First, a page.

Analogical thinking is often clarifying for me. You can tell me a theory and it goes right by me, but if you show that theory in motion, give me a story or a metaphor, some analogous way of seeing the theory, I usually catch it. I find a great deal of help in examining education as it is portrayed in stories, whether through text or film. That is the basis for this short meditation from the film, The Silence of the Lambs (1991).
If you are not familiar with the plot, one psychopath (a cannibalistic murderer named Hannibal Lector) is used by a young FBI agent (Clarice) to gain understanding of another killer. Clarice meets with Lector on several occasions, and if you put aside the horrific trappings of a maximum security prison, it becomes by the direction of Lector a classroom wherein he seeks to teach Clarice in something of a Socratic manner.
Lector is a trained psychologist. He is bored. So he decides that rather than just answer Clarice’s questions, he is going to analyze her and the unnamed subject of her investigations together. He gives her a clue about the killer in exchange for some piece of personal information from her. He reveals to my eye several important aspects of good education.
Indirectly Teaching: If, as David Hick’s writes in Norms and Nobility, we should “never teach a student what they can learn for themselves,” then analogical learning is paramount. Lector does not just “give” Clarice what she is looking for, he makes her figure it out. A good teacher is not obtuse, or obfuscated, or inordinately difficult just to be difficult, but perhaps better described as coy. “I know the answers, because I know the material. But I want you to learn the material by figuring it out, not simply benefiting from my knowledge.”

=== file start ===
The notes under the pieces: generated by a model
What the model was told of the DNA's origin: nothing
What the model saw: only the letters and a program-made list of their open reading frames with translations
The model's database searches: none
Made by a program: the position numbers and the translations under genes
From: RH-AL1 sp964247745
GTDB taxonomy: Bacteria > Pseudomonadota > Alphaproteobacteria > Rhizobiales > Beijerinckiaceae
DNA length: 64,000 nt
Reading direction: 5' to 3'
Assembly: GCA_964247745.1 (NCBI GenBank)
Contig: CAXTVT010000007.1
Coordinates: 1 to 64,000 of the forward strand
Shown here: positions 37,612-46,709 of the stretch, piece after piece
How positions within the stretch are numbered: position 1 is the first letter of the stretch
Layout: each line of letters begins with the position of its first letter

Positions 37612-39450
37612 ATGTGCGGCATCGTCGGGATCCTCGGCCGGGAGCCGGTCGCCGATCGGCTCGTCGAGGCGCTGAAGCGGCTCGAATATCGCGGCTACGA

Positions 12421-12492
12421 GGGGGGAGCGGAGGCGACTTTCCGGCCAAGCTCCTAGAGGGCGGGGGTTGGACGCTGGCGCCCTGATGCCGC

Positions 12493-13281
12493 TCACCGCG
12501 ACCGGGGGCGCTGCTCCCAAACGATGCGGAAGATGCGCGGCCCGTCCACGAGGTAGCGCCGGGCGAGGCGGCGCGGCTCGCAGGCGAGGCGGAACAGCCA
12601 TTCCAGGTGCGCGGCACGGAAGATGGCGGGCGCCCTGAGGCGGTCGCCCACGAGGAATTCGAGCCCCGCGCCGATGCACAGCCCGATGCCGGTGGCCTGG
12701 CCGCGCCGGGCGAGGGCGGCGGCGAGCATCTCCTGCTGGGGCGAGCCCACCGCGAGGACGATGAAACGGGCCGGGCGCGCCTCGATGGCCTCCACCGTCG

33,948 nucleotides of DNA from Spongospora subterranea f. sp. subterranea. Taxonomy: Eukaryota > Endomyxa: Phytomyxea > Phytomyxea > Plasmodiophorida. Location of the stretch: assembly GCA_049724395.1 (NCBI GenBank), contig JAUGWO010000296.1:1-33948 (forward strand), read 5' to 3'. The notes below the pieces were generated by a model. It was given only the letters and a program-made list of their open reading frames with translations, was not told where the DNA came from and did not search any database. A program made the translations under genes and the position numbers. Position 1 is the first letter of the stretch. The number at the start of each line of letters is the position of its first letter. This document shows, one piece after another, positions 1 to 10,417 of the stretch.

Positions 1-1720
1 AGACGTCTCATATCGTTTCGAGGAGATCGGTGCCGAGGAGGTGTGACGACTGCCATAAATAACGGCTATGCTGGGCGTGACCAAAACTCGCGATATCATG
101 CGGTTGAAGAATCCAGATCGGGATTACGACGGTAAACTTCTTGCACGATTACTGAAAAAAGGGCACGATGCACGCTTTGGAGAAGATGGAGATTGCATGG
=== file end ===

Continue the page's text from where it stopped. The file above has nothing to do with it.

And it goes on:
It is never business, it is always personal: The best teacher walks a thin line between co-learner, authority, and tutor. Purely authoritarian “instruction” (or perhaps a dysfunctional form of the lecture it could be called) typically results in impermanent learning. The students receives, shows he has received, and then forgets. There must be a commonality and an otherness in place for the relationship to work. I think this is one of the most artful aspects of educating rightly.
There are norms: In the movie, Hannibal has a sense of normative rightness. Certain things just simply must be. Clarice is not allowed to deny these norms. Our modern sense of what constitutes education has left this idea behind as old and outdated. Hicks says it best: “The abandonment of the normative question for the operational – ought for can – was predictable. Since the Enlightenment, education has developed an acute case of schizophrenia. Its antipathetic selves have fought over the question of man’s identity, the old self asserting a knowledge of man derived from the transcendent ideas and inherited truths of religion, art, and letters, and the new self insisting that man can know himself only by examining the composition of the material universe and drawing his inferences from that.” (p. 8) Clarice wants to catch the killer; Hannibal wants her to figure him out, to understand him.
Knowledge is nothing without wisdom: Ideas lead to action. Hannibal is keenly aware and wants Clarice to see that the unsub’s actions are connected to his vision of the world, warped though it may be. We are led in watching the film to extrapolate out from this lesson a contemplation of what kind of thoughts would be behind the horrific behavior displayed by Hannibal himself. Knowledge should not be a path to power, but a road to truth. We should not bend knowledge to our desires, but our desires to the truth.
There is more there, but modern blogs should not be long, so…